(Image by jstrak)

I’ve been meaning to write out my thoughts on the Engage Pittsburgh event that Emily and I attended a few weeks back. This event, sponsored by The Sprout Fund, was meant to serve as an idea-roundup for ways that individuals wanted to change the city of Pittsburgh. There were ideas fitting many categories, including transportation, economic development, housing, arts & culture, etc. Based upon the ideas that came out of the event The Sprout Fund will be issuing around $100,000 to help with the implementation of some of these initiatives. If you’d like to see one of the ideas I helped to conceive you can link to it here. The idea centers around changing the Pittsburgh busways so that bikers could use them as well. Though there would definitely be some infrastructure issues I think an idea along these lines would be extremely beneficial for the city.

The whole event, though noble in intent, was lacking in several ways. First, Emily and I were immediately split up. Though we came to the event to experience and brainstorm ideas together the staff separated parties that came together. Though I could understand the intent of this procedure there was no advance warning that such a split would occur. This was surprise one of the day.

Though I was really hoping to engage personally with individuals there wasn’t much time for such interactions. The whole event was extremely structured, and we were meant to keep a stringent schedule. In that sense the event felt extremely inorganic. While there was a large contingent of people who knew one another (the “in” crowd), I was not one of these people. It seemed that both the staff and “in” individuals weren’t interested in getting to know me. I was saddened by this reality. But toward the end of the day I did get to interact with a few people a bit more fully, so I wouldn’t call the day a relational waste.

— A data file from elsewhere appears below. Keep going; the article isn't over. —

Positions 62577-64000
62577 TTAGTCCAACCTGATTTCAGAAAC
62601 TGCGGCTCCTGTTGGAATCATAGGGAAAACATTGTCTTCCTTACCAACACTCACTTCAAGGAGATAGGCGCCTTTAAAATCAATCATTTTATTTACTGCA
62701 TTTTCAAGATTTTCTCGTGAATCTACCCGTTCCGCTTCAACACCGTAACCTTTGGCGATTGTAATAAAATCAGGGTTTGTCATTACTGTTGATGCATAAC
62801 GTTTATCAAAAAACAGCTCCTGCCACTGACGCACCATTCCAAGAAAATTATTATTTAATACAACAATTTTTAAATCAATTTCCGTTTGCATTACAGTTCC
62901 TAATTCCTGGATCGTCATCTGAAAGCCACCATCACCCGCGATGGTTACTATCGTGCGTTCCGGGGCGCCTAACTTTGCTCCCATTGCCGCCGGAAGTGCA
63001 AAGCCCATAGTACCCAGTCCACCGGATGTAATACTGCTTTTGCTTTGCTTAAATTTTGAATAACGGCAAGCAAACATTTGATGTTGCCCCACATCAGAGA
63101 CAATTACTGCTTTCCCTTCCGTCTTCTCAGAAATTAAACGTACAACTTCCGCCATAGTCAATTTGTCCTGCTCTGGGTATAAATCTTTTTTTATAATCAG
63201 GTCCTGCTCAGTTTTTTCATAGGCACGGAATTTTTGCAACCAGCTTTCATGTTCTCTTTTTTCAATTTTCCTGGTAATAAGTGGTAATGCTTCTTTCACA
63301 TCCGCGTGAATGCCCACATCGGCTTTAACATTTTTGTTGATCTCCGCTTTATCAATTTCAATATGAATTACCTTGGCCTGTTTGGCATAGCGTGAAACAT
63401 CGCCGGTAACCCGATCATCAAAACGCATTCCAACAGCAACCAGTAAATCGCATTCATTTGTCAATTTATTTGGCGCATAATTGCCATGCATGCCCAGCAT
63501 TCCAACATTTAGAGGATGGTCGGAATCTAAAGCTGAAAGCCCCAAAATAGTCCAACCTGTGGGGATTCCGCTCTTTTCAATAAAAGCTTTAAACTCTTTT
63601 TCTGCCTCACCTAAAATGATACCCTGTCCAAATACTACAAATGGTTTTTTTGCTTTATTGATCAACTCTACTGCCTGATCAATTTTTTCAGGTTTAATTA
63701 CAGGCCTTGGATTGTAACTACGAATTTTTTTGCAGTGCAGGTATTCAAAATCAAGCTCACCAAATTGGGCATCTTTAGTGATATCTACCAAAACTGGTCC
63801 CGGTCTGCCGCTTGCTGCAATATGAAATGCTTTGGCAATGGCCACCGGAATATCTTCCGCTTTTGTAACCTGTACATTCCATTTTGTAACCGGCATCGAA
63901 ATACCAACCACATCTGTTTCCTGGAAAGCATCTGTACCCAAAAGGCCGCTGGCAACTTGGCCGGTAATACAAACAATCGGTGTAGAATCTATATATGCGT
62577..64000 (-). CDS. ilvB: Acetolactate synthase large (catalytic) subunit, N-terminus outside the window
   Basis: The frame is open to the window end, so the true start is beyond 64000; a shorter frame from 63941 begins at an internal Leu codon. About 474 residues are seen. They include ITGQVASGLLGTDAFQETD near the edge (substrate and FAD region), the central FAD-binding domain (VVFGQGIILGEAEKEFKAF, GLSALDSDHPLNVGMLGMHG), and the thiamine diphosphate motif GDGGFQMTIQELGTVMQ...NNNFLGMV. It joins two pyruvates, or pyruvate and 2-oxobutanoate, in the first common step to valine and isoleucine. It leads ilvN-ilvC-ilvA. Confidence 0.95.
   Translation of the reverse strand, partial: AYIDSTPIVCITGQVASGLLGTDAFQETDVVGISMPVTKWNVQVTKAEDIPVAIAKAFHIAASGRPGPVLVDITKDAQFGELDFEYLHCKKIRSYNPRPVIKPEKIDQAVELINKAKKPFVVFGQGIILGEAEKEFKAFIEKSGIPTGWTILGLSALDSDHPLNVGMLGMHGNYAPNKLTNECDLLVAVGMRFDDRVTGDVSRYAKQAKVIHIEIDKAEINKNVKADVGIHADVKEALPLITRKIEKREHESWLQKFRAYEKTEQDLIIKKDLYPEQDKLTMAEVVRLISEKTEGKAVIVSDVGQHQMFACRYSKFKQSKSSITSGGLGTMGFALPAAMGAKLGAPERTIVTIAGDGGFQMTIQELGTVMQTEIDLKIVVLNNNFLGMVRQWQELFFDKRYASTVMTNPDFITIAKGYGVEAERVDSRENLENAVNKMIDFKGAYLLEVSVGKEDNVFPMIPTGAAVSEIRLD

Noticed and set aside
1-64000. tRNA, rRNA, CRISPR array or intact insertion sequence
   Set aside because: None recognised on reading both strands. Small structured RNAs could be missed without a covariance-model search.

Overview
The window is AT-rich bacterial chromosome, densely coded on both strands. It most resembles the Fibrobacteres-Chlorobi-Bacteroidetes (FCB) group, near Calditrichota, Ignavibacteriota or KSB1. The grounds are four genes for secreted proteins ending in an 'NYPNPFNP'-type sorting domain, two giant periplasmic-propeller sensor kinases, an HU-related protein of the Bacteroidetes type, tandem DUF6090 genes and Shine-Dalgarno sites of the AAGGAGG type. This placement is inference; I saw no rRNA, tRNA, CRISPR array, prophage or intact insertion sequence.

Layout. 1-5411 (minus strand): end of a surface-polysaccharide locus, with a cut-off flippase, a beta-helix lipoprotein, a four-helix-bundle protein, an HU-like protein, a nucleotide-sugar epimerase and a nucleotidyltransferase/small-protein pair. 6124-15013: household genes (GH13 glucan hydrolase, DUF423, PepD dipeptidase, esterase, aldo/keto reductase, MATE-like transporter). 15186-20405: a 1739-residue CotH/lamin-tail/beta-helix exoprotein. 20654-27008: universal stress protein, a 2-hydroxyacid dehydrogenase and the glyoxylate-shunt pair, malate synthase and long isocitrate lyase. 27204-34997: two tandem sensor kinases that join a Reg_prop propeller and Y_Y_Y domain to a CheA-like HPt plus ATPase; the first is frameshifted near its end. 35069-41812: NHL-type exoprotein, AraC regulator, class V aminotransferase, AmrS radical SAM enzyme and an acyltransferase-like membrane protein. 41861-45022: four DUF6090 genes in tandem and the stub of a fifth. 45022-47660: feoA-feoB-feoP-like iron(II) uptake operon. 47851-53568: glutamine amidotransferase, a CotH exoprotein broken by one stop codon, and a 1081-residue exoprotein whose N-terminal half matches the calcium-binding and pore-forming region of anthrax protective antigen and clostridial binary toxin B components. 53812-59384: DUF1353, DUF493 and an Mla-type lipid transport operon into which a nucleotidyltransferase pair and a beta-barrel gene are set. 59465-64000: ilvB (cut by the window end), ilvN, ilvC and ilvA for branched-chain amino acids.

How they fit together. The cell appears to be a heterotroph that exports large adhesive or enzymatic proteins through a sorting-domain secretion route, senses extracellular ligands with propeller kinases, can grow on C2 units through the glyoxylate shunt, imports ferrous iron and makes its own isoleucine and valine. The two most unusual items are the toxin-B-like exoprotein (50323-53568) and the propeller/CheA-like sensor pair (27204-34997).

I commend The Sprout Fund for their initiative on this event, but I thought that the details could’ve been carried out in a friendlier and more efficient manner. As a silly example, though there was a lunch provided only about 25% of them were vegetarian. But this was an event for the GRANOLA crowd of Pittsburgh. I’m being a bit facetious but you get my point. By the time Emily and I got there the vegetarian option had vanished. And I know that a lot of other folks experienced the same problem.

I’m hoping that the event actually advances change in the city. I’m weary that there was a lot energy generated that will vanish into the ether. Hopefully I’ll be proved wrong on that point.